Thus the Earth became included in the list of planets, while the Sun and Moon were excluded. At first, when the first satellites of Saturn were discovered at the end of the 17th century, the terms "planet" and "satellite" were used interchangeably – although the latter would gradually become more prevalent in the following century. Until the mid-19th century, the number of "planets" rose rapidly since any newly discovered object directly orbiting the Sun was listed as a planet by the scientific community.
In the 19th century astronomers began to realize that recently discovered bodies that had been classified as planets for almost half a century (such as Ceres, Pallas, and Vesta), were very different from the traditional ones. These bodies shared the same region of space between Mars and Jupiter (the Asteroid belt), and had a much smaller mass; as a result they were reclassified as "asteroids". In the absence of any formal definition, a "planet" came to be understood as any "large" body that orbited the Sun. Since there was a dramatic size gap between the asteroids and the planets, and the spate of new discoveries seemed to have ended after the discovery of Neptune in 1846, there was no apparent need to have a formal definition.
However, in the 20th century, Pluto was discovered. After initial observations led to the belief it was larger than Earth, the object was immediately accepted as the ninth planet. Further monitoring found the body was actually much smaller: in 1936, Raymond Lyttleton suggested that Pluto may be an escaped satellite of Neptune, and Fred Whipple suggested in 1964 that Pluto may be a comet. However, as it was still larger than all known asteroids and seemingly did not exist within a larger population, it kept its status until 2006.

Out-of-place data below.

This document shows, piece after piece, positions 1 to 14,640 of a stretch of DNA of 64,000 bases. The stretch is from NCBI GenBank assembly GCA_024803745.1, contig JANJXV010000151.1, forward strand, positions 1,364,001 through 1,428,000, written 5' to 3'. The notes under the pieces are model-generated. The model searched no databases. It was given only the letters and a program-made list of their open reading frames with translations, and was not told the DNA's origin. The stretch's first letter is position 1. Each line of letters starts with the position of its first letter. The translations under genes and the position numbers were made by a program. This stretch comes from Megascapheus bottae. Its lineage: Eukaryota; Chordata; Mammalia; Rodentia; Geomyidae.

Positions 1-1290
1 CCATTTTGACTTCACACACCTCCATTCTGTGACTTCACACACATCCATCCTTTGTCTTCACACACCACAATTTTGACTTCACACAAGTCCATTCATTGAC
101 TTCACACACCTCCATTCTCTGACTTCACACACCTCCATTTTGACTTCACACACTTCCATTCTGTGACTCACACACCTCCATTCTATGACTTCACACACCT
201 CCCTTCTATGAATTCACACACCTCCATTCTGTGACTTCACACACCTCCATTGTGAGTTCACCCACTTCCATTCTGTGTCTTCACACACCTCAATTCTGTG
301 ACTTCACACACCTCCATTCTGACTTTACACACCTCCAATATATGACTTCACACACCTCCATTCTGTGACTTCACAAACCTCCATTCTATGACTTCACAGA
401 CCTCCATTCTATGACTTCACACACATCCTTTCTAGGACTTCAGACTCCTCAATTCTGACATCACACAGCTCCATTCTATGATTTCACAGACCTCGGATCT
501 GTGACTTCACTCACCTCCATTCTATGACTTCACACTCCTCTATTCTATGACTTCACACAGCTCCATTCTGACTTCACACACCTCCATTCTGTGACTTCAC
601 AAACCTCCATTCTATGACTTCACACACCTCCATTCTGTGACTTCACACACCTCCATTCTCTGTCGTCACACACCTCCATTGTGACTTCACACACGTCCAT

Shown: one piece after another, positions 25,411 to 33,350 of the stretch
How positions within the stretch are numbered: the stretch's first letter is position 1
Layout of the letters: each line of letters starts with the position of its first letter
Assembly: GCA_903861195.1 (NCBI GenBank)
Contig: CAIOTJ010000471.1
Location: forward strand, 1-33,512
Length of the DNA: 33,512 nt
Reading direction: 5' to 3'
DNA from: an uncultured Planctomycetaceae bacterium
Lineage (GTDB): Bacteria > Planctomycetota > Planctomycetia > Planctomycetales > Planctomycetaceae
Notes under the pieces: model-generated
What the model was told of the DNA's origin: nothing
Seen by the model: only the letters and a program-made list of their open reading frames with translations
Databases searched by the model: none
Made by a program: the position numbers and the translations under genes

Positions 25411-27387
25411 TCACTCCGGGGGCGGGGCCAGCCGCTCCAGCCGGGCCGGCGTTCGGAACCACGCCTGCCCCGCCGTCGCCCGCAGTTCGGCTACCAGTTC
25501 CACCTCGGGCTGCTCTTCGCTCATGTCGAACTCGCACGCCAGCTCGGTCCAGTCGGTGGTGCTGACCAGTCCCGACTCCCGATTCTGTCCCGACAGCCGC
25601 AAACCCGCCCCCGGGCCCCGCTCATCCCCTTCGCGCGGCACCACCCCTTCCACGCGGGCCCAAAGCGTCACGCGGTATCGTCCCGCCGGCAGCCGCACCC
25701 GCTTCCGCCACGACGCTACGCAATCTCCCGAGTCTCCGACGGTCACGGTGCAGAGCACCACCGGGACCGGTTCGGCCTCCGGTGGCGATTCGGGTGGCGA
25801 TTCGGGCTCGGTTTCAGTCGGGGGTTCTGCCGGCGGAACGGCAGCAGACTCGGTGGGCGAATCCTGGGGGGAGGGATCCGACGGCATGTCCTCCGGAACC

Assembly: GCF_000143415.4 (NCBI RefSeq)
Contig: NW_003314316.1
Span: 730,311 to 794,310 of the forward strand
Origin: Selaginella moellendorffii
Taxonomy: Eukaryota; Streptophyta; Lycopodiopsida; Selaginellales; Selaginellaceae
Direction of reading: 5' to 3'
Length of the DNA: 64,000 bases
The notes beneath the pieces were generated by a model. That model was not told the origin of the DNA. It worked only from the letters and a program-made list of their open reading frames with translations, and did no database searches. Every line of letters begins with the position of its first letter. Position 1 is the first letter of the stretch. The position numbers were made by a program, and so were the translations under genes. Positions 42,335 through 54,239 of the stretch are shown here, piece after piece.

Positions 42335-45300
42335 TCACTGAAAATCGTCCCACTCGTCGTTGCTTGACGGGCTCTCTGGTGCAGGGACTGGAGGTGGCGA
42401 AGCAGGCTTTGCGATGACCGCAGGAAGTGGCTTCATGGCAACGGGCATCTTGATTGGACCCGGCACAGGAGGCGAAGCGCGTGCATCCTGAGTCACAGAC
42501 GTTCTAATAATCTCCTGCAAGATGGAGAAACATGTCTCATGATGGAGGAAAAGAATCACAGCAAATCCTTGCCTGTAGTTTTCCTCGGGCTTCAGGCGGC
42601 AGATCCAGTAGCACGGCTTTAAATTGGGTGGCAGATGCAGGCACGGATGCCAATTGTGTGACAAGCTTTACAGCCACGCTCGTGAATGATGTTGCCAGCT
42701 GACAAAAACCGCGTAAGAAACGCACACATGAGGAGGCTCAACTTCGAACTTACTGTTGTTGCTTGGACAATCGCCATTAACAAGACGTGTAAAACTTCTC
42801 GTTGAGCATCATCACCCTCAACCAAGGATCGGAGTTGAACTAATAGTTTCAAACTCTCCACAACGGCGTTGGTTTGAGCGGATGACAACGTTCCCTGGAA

In the 1990s and early 2000s, there was a flood of discoveries of similar objects in the same region of the Solar System (the Kuiper belt). Like Ceres and the asteroids before it, Pluto was found to be just one small body in a population of thousands. A growing number of astronomers argued for it to be declassified as a planet, since many similar objects approaching its size were found. The discovery of Eris, a more massive object widely publicised as the "tenth planet", brought things to a head. The IAU set about creating the definition of planet, and eventually produced one in 2006. The number of planets dropped to the eight significantly larger bodies that had cleared their orbit (Mercury, Venus, Earth, Mars, Jupiter, Saturn, Uranus & Neptune), and a new class of dwarf planets was created, initially containing three objects (Ceres, Pluto and Eris).
In 1992, astronomers Aleksander Wolszczan and Dale Frail announced the discovery of planets around a pulsar, PSR B1257+12. This discovery is generally considered to be the first definitive detection of a planetary system around another star. Then, on October 6, 1995, Michel Mayor and Didier Queloz of the University of Geneva announced the first definitive detection of an exoplanet orbiting an ordinary main-sequence star (51 Pegasi).